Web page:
Every month, MAPC's Data Services department is releasing maps and data visualizations covering a range of vital and interrelated topics: equity, housing, transportation, climate, arts and culture, and more.
April’s visualization focuses on the unequal distribution of computer ownership in the region and the impacts it may have on 2020 census participation, accessibility to information during COVID-19, and more. As we move towards a more digital region, it is imperative to recognize these impacts and work to mitigate them.
The COVID-19 pandemic has upended daily life in Greater Boston and around the world. Thousands of people can’t report to work, and millions are being told to cease nonessential travel. Never before has the internet been so essential for working remotely and staying connected. Unfortunately, 10 percent of the region’s households still lack the technology needed to access the internet from home. Not only does this inequity make it harder for people to get the information and socialization they need to make it through this crisis; it will also impact the decennial US census being conducted this month.
While the census might seem extraneous to some people right now, it is of utmost importance to the functioning of government, including preparation for future public emergencies. Census counts determine legislative apportionment and districts; are the basis for federal funding allocation; and inform innumerable policy, planning, emergency response, and business decisions.
Even with this year’s new option to answer the census online, getting every household to respond is a tough job. This is especially true in “hard-to-count” communities where limited English proficiency, immigration status, nontraditional housing arrangements, and distrust of government, among other factors, are formidable barriers to getting a complete count. Many municipalities and community-based organizations had planned extensive personal outreach—tabling, fairs and parties, and question assistance centers—to promote census response in these neighborhoods. However, the current need for “social distancing” means that all of these in-person efforts have been cancelled.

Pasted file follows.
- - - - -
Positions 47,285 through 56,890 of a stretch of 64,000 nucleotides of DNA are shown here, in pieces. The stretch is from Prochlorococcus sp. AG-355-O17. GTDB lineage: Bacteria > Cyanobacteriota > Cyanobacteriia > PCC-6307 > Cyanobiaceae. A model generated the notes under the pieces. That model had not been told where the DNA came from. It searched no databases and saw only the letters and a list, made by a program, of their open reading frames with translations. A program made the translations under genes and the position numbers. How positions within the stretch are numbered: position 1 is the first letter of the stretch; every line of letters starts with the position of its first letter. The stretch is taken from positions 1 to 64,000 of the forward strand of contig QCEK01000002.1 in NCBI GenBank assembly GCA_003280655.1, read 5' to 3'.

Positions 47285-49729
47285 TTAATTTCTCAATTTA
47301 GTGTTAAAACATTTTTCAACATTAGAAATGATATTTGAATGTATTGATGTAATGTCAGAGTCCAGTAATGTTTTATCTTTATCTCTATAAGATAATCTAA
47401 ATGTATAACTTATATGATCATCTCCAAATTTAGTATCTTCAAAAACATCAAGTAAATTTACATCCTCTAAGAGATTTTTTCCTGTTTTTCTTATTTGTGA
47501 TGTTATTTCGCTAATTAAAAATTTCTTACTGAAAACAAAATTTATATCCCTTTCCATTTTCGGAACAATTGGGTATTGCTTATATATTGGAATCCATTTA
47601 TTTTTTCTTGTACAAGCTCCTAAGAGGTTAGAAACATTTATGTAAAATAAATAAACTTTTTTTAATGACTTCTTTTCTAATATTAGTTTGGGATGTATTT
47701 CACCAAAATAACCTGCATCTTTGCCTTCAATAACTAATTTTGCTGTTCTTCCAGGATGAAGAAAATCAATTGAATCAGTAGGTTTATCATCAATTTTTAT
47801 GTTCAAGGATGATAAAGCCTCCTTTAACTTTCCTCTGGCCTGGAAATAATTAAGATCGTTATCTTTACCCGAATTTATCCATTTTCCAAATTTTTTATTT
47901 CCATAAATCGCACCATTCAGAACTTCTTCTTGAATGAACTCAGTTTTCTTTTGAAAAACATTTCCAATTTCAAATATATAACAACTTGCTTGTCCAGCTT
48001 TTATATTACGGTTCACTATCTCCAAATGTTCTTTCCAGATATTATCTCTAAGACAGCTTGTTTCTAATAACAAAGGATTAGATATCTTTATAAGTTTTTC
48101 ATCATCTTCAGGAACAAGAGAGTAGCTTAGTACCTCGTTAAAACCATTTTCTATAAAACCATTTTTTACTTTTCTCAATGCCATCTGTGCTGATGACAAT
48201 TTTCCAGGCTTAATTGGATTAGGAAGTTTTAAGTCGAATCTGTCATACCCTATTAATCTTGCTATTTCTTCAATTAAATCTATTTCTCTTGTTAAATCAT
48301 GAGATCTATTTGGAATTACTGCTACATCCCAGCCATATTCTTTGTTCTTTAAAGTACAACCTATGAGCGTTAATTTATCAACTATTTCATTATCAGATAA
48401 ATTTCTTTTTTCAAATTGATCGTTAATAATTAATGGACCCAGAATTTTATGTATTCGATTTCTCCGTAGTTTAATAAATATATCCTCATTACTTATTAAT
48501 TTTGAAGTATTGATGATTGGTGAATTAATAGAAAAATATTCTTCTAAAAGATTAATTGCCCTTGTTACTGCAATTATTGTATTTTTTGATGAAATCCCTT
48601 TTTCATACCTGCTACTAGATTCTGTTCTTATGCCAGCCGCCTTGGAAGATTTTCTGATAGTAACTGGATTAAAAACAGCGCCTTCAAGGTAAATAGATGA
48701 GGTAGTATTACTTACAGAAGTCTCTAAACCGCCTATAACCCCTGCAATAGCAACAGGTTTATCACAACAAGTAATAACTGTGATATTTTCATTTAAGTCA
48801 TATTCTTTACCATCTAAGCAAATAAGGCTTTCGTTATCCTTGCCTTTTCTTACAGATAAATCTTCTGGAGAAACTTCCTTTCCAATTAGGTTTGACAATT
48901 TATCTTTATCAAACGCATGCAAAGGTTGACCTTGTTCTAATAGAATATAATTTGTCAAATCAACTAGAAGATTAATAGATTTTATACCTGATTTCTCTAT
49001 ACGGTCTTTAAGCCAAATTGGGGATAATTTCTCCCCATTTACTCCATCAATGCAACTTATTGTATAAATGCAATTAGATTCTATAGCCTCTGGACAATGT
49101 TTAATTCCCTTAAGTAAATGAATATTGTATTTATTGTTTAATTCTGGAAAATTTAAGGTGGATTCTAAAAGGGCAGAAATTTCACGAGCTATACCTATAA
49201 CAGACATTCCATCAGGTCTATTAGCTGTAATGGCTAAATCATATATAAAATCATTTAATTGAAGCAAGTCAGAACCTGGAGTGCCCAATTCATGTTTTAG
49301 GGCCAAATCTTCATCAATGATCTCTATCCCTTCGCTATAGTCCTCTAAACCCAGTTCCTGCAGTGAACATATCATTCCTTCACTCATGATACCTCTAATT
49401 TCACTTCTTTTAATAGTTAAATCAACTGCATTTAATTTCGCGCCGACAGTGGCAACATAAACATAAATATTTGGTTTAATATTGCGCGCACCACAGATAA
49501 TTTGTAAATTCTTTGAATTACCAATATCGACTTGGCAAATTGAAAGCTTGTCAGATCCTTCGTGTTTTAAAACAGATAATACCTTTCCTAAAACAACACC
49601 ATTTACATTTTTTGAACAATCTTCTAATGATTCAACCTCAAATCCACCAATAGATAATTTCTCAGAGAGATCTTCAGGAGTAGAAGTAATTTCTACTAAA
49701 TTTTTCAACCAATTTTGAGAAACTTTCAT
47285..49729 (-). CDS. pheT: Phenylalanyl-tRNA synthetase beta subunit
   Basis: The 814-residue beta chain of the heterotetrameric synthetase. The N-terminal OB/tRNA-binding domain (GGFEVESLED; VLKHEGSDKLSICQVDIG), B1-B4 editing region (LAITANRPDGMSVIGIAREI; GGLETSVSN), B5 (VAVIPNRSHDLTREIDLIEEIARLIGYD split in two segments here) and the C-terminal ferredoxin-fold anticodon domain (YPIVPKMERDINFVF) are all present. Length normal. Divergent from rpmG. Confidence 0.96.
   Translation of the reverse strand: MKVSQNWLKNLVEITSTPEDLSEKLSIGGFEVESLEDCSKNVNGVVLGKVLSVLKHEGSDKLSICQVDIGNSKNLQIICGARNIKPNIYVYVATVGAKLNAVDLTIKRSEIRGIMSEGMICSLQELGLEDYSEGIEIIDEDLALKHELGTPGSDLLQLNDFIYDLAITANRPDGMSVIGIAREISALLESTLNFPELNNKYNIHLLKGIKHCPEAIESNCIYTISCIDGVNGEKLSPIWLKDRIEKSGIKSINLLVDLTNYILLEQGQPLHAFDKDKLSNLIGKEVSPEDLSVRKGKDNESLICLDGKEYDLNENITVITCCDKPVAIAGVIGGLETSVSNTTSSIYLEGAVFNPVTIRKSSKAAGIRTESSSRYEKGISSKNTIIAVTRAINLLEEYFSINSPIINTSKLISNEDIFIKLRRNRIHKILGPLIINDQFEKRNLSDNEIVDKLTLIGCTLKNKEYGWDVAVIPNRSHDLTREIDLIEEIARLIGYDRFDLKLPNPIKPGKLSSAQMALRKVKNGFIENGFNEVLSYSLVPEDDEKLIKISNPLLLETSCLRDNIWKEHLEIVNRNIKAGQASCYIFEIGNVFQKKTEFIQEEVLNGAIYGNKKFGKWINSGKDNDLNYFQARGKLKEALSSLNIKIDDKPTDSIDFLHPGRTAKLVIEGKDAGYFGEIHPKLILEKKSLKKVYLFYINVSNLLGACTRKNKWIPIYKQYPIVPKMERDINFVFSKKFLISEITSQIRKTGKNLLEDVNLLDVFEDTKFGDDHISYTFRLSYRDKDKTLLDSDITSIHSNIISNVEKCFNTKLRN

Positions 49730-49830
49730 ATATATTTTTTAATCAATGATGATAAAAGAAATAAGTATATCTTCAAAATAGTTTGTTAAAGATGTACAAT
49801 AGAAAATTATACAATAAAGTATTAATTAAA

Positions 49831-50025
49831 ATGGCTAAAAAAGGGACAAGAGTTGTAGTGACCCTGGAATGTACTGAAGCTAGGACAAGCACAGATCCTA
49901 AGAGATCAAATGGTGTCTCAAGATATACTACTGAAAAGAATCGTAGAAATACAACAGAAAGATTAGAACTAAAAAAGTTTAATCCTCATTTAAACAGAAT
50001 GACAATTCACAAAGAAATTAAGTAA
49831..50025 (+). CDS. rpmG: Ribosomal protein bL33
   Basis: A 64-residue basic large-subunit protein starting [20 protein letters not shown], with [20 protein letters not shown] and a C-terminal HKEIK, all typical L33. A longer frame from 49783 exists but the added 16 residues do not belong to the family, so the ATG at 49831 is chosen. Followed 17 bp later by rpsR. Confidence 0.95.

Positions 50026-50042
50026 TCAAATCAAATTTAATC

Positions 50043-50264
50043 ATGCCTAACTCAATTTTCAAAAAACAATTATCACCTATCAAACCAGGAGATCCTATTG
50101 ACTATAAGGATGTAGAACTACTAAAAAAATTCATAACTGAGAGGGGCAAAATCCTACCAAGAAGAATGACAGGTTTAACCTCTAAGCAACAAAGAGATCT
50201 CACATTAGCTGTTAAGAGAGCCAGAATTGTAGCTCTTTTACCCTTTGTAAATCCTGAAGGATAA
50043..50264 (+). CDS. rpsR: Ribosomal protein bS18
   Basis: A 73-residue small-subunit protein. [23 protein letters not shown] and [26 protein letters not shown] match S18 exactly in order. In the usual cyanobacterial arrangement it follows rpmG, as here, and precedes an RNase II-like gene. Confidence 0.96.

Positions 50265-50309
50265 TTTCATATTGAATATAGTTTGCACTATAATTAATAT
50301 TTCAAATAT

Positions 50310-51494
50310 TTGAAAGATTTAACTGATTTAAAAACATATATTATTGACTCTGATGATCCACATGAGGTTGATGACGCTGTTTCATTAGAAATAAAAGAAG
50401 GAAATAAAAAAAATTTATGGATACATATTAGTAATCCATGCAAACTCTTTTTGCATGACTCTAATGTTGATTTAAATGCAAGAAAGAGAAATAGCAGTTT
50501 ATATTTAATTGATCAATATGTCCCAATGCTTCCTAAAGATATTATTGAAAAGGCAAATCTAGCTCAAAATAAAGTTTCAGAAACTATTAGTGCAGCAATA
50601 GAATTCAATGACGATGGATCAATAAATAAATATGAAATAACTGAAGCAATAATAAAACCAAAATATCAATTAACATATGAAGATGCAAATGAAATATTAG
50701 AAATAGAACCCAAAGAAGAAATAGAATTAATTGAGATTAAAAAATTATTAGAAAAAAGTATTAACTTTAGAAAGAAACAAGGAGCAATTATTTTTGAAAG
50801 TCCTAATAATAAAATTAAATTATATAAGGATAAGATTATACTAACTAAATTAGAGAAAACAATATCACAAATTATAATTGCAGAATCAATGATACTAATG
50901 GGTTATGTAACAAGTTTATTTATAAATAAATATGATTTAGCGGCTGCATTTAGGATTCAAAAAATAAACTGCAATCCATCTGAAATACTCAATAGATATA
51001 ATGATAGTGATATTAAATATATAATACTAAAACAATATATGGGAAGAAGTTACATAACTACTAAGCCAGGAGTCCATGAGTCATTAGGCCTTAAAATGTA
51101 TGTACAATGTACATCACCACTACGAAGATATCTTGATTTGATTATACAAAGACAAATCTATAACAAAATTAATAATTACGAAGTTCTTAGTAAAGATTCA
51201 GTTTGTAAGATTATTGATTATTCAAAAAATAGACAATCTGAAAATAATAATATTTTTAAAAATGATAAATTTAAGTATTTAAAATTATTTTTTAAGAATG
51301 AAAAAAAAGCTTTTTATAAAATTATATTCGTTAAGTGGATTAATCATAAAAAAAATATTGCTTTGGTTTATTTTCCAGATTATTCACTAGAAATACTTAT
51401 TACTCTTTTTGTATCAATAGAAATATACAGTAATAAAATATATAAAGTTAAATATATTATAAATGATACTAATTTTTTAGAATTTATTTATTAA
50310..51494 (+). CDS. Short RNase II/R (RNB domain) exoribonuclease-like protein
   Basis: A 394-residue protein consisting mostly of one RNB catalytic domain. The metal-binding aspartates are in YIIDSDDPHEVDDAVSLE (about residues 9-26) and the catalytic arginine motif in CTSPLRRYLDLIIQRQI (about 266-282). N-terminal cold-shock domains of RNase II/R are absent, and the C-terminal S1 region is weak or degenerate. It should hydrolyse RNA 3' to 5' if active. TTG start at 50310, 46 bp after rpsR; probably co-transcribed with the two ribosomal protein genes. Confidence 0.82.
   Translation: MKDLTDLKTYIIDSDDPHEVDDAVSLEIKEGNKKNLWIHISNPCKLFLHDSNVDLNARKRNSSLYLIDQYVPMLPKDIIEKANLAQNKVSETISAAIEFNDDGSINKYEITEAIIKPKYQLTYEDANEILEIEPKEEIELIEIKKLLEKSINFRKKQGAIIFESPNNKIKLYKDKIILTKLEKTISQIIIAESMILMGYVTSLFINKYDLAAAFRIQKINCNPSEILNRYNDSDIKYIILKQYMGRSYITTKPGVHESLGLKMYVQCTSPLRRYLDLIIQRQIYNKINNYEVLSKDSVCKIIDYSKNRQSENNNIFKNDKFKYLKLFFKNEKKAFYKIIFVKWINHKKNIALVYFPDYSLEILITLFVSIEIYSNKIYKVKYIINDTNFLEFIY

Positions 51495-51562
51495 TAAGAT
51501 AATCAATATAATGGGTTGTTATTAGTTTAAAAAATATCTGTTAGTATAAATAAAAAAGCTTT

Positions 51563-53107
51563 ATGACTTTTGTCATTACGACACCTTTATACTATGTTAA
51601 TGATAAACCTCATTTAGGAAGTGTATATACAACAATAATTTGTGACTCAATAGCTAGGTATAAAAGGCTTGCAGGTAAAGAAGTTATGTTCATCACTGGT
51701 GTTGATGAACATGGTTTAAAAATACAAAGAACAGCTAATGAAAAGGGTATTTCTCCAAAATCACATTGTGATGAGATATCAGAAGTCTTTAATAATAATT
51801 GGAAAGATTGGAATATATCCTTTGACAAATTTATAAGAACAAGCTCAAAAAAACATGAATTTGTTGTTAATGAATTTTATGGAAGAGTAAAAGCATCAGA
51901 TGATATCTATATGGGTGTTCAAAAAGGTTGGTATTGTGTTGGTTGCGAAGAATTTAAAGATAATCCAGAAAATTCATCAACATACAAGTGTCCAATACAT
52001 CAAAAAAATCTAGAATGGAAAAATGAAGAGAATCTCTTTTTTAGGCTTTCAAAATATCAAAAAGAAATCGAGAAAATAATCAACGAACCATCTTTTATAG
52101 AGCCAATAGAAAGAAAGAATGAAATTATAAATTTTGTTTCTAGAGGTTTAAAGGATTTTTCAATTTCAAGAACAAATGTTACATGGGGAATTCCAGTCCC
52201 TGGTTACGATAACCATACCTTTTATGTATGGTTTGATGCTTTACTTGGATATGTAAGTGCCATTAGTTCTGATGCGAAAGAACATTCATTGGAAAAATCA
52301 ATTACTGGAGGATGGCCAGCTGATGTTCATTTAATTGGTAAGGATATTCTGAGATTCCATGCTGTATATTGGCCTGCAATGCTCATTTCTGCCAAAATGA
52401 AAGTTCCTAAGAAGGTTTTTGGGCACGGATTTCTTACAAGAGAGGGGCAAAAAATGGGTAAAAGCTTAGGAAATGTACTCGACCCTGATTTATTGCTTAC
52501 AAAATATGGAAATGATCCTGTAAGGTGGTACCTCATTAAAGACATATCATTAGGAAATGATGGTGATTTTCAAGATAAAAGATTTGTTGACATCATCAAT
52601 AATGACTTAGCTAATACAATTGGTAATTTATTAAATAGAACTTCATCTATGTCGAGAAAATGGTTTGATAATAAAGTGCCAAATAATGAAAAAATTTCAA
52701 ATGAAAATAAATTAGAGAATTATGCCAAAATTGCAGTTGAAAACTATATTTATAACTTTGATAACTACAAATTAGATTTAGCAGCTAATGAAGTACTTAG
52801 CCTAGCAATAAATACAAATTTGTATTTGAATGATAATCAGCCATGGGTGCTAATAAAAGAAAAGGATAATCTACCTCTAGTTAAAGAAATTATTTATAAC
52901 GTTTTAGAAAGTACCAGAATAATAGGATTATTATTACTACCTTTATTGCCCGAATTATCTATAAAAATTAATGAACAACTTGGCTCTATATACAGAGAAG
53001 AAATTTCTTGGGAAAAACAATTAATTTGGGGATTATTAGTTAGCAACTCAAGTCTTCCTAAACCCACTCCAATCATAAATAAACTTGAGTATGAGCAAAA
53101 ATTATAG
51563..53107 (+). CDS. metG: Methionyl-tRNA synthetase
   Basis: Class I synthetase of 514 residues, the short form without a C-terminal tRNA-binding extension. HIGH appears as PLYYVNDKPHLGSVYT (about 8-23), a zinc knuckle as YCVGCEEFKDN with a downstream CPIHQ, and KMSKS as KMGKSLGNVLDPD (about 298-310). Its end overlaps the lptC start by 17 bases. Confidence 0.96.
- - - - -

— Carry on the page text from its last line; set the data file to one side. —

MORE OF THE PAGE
Like many jobs, census outreach and follow-up efforts can’t all be shifted online. As shown on the map, hard-to-count tracts often correspond to those lacking the technology needed to access the internet. In some neighborhoods, over 30 percent of households do not have a computer, smartphone, tablet, or some other computing device. This will make it hard to reach households with online advertising promoting census response, and these same households will have to wait for a paper form rather than responding online. The digital divide may depress return rates among the most at-risk communities, with long term effects on funding, services, and representation.
It’s more critical than ever to respond promptly to the census so that follow-up efforts can be focused on communities that need it. As the current pandemic accelerates our transformation into a more digital region, we must pay attention to equity of access to the online world.
Go to MAPC's DataCommon to explore the map further and see numbers by census tract.